Who did you dedicate your novel to, and why?
I dedicated Whale Fall to “my dear friend Harriet Corbett, who took me out to sea to meet my first whale and changed my life.” Because that’s exactly what she did. In the 1980’s Harriet ran a marine mammal research station off the coast of northern Maine, and I spent parts of several summers there racing around in a zodiac boat getting very close to very large baleen whales. The researchers were cataloguing those populations—mostly finback whales, but humpbacks as well and some right whales. They were some of the most thrilling and fulfilling experiences of my life. Tragically, I recently learned that there are no more whales in those waters. Because of climate change, they have moved to different feeding grounds. This is almost unbearable for me to contemplate. The good news is that some whale populations are holding steady, but the North Atlantic Right whale population is down to below 400 individual whales. This is due to entanglement in fishing gear and boat strike. Both of these tragedies can be prevented, and my book is also dedicated to the people who work to save them.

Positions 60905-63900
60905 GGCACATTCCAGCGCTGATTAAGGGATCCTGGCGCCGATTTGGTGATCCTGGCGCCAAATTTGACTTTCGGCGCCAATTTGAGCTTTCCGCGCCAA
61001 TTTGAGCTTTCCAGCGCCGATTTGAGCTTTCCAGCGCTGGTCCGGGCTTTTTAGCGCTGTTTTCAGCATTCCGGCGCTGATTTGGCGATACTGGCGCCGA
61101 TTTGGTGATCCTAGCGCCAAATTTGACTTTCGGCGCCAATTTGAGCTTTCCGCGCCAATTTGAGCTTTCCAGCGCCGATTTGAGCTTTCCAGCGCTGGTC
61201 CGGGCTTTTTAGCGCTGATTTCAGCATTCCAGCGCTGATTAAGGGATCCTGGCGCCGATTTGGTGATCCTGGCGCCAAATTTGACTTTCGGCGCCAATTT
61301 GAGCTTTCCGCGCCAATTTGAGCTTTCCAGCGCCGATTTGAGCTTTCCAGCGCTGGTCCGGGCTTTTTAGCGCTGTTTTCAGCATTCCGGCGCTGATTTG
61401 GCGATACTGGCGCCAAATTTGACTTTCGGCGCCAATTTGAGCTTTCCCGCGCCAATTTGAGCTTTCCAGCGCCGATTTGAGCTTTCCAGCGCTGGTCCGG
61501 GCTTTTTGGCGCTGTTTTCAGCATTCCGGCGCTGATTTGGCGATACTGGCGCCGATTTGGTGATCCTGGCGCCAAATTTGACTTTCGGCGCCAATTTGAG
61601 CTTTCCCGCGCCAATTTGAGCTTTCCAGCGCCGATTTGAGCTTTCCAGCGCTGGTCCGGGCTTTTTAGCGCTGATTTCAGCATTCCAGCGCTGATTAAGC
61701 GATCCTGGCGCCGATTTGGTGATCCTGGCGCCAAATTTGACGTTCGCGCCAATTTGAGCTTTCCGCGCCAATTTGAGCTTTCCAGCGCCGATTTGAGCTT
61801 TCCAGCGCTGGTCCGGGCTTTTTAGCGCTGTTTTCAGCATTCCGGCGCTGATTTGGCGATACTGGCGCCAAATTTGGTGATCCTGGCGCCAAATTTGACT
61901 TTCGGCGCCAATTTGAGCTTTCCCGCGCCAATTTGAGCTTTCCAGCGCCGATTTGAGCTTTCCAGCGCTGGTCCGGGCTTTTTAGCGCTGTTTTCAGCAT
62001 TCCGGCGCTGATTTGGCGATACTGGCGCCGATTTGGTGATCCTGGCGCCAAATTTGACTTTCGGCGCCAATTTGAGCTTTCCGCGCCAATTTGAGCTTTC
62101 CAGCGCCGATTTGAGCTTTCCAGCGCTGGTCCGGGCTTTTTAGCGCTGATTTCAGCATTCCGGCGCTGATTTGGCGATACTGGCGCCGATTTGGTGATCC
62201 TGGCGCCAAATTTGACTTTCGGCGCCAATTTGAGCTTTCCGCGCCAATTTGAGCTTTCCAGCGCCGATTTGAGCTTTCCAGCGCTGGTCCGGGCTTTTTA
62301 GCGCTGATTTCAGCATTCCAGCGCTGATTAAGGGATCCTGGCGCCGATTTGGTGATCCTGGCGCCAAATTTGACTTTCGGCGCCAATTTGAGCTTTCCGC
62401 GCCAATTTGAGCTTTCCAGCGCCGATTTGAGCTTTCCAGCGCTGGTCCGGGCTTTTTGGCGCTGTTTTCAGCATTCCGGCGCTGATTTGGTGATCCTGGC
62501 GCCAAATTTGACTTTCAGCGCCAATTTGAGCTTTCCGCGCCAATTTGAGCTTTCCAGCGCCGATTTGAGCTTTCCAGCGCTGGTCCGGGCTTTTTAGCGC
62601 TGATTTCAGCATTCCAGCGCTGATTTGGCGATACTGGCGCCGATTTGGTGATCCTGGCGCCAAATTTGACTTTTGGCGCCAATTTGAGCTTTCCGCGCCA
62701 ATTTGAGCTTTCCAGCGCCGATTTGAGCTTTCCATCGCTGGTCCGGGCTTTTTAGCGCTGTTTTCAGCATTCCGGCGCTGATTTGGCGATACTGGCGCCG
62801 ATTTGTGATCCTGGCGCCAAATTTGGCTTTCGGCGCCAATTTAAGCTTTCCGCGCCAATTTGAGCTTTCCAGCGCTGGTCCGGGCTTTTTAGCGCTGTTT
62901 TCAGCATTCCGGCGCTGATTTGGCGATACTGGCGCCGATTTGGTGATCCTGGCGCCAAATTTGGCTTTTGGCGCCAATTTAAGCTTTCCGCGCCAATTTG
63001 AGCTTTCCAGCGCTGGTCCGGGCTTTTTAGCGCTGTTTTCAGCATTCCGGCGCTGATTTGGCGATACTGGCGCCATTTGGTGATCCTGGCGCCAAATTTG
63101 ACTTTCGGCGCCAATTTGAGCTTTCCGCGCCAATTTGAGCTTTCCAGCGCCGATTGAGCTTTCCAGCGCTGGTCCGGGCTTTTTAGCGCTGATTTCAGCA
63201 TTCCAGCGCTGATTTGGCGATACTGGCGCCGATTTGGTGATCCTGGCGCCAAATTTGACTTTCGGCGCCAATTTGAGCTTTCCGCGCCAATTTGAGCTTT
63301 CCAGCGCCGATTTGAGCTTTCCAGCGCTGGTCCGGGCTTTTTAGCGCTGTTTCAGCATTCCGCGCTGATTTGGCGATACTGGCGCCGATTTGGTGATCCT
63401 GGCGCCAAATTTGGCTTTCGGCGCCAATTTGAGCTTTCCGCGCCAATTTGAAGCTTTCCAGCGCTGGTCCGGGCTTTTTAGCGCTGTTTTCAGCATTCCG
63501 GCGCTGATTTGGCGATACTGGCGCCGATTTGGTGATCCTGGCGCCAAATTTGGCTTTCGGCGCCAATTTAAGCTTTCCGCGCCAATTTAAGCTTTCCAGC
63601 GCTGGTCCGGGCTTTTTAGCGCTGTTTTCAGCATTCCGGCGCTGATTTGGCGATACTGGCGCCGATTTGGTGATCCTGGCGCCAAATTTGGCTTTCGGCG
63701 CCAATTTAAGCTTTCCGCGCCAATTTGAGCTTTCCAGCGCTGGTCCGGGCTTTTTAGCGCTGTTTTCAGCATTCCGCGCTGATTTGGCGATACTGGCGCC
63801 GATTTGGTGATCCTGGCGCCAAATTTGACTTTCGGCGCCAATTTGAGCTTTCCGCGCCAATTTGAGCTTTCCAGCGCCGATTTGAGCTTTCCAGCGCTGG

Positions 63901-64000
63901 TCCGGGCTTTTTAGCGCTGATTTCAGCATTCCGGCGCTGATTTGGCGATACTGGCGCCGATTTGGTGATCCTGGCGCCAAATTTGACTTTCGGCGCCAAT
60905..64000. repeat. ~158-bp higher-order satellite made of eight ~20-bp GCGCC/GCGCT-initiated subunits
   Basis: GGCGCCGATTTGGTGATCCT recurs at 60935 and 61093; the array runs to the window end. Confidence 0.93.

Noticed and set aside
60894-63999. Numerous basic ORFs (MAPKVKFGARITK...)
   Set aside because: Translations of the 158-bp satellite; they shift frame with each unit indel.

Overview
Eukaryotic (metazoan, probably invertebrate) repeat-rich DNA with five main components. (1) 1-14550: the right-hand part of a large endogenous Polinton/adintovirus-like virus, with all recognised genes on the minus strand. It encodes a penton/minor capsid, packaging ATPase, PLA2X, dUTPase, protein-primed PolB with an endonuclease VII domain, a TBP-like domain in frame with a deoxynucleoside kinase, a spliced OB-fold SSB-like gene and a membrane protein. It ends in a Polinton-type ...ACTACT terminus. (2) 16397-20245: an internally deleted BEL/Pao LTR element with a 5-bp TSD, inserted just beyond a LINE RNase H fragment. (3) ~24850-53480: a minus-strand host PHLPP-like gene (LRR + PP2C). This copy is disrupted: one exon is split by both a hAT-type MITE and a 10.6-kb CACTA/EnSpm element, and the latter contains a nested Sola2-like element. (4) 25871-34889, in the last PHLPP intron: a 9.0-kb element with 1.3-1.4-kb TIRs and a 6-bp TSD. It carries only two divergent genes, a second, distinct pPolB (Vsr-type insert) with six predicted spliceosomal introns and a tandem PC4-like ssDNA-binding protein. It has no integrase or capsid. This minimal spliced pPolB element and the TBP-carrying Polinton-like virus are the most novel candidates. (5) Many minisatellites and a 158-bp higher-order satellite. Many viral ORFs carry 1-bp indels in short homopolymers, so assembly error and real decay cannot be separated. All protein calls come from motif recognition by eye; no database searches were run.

I also dedicated Whale Fall to my husband David, and to my children, Alice and Isaac. David is my number one collaborator. As soon as I finish a chapter, I read it to him. He might ask a question or two, or point out if something is unclear. He sometimes makes great suggestions for the plot or character. I simply wouldn’t write these books without him.